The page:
In the West, there are also representations of the Christ, the Mother of God, the saints and prophets. These, however, take a different form. Instead of icons, they are depicted in the form of statues and stain glass. The most strking difference comes from the representation of Christ. Here, He is typically presented not above, but facing the faithful, usually behind and slightly above the altar, overlooking everything, but lower that the highest vaults. Also, he is put on the cross, eyes closed, and not alive. Thus, the faithfull may remeber His sacrifice for us and the meaning of divine Love and Mercy. We have here a pattern that will distinguish Western from Eastern iconography: while in the East the Christ Pantocrator would necessarily get higher as the architectural plan of the church gets higher, in the West, it is not the case. The crucified Christ remains always at the same height, while the roof of the church becomes higher with the vaults.
The men of the 13th century built these cathedrals out of faith, in the feeling that the increased height would reach to heaven–although there was also some competition between towns and cities to have the largest, most beautiful cathedral. Yet, we already feel, at the dawn of the Gothic age–the age of faith par excellence in the West– that man is attempting to surpass God Himself in his construction: the new techniques of the ogival arch, flying butresses, and ribbed vault were used to show the faith of the builders, yet they are also a first witness to the Western man’s nascent desire to conquer nature by his own means. If the spires testify to his sincere wish to go up to heaven, they also testify to this wish as an attempt to build a ladder to heaven and enter the Kingdom by human means only. it is perhaps why the term ‘Gothic’ was condescendingly coined in the Renaissance to qualify an art seen as degenerate, inharmonious and barbarian–although the renaissance did not result in a purer faith. We have the contradiction of the Western man: his faith drove him to test his own strength. This process, which will later turn into a liberation from God, started in the Middle-ages, and would continue in the Renaissance and with the advent of the scientific age.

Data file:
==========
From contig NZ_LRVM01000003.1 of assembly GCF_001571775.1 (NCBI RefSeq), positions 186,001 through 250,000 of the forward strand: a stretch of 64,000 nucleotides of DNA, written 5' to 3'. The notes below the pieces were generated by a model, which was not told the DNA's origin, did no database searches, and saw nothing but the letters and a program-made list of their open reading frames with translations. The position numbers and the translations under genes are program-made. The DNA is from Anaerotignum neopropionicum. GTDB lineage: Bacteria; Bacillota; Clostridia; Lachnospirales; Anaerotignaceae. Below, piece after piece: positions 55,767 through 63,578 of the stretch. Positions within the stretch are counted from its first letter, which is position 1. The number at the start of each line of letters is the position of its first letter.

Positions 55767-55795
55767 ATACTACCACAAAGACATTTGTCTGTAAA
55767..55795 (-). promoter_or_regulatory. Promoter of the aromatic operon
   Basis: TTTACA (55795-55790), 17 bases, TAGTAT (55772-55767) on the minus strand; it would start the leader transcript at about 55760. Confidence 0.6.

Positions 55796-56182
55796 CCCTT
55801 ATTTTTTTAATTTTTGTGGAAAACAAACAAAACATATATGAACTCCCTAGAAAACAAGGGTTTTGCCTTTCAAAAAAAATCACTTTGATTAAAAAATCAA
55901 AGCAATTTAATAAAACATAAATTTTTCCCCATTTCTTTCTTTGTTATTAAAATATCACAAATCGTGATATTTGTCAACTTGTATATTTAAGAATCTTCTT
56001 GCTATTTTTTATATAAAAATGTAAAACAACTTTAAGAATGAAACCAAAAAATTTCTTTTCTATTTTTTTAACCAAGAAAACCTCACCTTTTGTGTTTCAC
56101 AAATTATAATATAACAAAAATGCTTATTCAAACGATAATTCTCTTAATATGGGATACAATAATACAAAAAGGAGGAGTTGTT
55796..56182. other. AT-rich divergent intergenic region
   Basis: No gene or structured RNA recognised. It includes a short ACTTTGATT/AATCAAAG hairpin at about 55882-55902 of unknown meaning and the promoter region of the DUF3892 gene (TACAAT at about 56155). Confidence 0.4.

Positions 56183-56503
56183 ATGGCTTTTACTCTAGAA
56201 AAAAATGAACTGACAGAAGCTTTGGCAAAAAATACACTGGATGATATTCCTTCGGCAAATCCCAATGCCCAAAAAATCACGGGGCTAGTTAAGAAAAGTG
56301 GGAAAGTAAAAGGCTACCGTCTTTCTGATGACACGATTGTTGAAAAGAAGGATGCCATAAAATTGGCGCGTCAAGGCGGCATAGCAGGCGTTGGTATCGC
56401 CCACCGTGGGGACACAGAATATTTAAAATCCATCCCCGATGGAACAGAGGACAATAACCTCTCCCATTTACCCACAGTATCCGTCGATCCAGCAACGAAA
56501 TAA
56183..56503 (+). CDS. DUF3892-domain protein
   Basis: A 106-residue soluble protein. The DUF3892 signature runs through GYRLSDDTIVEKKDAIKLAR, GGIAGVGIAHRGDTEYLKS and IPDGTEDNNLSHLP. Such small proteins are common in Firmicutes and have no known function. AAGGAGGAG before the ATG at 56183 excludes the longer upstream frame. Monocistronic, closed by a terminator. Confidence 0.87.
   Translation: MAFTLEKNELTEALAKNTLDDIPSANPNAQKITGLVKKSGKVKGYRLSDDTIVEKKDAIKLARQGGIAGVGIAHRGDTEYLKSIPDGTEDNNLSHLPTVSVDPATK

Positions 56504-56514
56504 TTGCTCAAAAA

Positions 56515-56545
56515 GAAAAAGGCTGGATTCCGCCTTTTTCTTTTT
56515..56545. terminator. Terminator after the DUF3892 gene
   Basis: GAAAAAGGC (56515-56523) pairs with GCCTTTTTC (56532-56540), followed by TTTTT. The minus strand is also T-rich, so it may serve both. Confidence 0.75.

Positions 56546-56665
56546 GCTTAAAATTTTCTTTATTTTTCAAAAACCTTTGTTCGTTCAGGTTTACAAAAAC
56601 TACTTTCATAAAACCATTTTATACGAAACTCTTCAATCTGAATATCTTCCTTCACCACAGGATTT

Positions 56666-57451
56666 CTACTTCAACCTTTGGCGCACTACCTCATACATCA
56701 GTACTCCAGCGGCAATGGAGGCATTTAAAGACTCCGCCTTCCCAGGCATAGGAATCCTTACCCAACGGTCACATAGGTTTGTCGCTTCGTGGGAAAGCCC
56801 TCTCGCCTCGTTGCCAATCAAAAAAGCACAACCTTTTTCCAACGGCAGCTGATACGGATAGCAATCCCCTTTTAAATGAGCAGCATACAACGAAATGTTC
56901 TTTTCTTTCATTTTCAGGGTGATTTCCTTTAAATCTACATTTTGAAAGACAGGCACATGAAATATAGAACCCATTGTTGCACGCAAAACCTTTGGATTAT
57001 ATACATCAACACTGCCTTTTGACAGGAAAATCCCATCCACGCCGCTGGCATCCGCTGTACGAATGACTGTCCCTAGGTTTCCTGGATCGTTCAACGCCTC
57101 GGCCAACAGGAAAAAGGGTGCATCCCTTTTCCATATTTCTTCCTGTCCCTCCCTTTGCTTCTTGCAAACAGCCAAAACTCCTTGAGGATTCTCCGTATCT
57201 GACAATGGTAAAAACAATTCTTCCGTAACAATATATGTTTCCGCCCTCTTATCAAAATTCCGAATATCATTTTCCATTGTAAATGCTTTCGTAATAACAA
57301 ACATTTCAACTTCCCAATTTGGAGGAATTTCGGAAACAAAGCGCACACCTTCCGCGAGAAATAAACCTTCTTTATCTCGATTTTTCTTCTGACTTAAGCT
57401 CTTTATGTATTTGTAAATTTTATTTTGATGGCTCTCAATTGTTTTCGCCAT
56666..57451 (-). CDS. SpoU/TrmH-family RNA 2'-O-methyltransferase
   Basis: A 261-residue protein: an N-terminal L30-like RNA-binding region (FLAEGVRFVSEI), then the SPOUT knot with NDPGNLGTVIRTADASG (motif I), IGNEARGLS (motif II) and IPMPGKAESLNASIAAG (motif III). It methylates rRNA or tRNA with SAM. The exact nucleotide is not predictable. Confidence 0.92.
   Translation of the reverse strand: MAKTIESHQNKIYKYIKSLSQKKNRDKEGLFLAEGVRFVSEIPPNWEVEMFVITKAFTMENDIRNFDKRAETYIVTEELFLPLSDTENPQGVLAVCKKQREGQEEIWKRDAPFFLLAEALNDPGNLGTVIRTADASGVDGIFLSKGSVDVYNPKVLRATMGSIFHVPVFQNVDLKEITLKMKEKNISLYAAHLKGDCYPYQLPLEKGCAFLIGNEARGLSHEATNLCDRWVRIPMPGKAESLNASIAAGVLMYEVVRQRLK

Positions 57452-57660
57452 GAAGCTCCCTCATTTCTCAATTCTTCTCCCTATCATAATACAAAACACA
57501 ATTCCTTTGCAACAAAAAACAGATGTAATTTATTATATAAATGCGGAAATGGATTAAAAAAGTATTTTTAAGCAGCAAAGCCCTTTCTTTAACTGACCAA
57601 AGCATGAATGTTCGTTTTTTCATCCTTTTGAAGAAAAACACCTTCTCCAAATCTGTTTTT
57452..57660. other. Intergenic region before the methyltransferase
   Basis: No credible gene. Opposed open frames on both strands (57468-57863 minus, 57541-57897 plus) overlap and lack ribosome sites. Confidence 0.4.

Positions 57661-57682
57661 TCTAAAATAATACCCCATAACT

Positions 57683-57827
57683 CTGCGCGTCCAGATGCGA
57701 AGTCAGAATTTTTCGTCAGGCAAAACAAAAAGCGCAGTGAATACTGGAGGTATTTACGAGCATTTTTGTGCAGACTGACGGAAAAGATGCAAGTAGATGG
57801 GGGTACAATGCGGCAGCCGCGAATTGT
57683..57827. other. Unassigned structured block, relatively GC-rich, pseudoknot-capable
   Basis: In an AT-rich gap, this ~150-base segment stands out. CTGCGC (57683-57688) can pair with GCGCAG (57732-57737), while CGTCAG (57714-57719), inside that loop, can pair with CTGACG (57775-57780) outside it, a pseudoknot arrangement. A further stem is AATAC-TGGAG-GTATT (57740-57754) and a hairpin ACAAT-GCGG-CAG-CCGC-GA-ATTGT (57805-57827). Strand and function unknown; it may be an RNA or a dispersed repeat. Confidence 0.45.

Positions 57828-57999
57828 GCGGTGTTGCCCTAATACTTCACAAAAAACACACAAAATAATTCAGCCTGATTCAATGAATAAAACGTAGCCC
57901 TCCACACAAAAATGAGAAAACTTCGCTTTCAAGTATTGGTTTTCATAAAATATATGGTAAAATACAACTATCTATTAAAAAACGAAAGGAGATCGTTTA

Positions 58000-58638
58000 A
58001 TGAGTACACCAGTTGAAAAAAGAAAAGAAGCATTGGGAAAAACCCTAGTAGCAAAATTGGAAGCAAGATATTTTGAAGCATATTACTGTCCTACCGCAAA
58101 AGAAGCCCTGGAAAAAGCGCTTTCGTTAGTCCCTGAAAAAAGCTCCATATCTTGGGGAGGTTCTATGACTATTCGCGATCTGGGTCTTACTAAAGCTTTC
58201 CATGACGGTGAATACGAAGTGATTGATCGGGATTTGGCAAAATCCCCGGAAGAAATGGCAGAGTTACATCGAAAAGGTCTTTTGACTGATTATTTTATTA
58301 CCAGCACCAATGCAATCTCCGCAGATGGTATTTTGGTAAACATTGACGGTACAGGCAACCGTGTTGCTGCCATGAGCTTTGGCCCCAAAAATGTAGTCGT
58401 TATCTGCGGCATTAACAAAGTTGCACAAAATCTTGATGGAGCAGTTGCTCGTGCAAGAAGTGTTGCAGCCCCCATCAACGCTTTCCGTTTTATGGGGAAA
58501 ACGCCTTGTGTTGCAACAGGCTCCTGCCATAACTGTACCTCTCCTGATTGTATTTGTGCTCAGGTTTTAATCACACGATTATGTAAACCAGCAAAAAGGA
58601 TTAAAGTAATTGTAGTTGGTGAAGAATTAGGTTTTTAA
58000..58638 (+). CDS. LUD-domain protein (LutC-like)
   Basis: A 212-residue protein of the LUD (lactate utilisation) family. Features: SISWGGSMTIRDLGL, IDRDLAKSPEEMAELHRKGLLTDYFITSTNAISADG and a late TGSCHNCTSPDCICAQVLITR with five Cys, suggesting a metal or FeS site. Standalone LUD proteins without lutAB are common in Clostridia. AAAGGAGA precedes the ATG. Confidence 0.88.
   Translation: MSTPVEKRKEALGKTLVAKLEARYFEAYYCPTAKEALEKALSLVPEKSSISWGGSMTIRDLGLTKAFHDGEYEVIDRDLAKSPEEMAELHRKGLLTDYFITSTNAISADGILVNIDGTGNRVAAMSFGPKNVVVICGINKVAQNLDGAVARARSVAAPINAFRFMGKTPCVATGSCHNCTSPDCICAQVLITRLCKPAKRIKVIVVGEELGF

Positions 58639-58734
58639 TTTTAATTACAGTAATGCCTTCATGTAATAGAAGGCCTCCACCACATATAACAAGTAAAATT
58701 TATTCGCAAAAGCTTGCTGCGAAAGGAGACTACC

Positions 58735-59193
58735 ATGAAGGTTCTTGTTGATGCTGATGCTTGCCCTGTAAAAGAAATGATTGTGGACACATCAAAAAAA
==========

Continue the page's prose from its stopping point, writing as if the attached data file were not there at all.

The other element, the crucified Christ, points in the same direction. By the presence quasi-exclusive of the dead Christ, the western Church made of the sacrifice and the cross the focus of worship. His death was due to our sins, an art that illustrates the Augustinian concept of original sin. But if we forget God, the cross becomes a symbol not of life but of death. It is perhaps why the West has been so passionate about death, depicting in its art and music themes relating to death (Mozart’s Requiem, the intense human suffering emanating from the pieta sculptures, etc). But as we forgot God, death became not a passage to life, but a closed door. Thus, the cross was turned from a salvific instrument to the symbol of abyss, an element of Western culture that continues even today.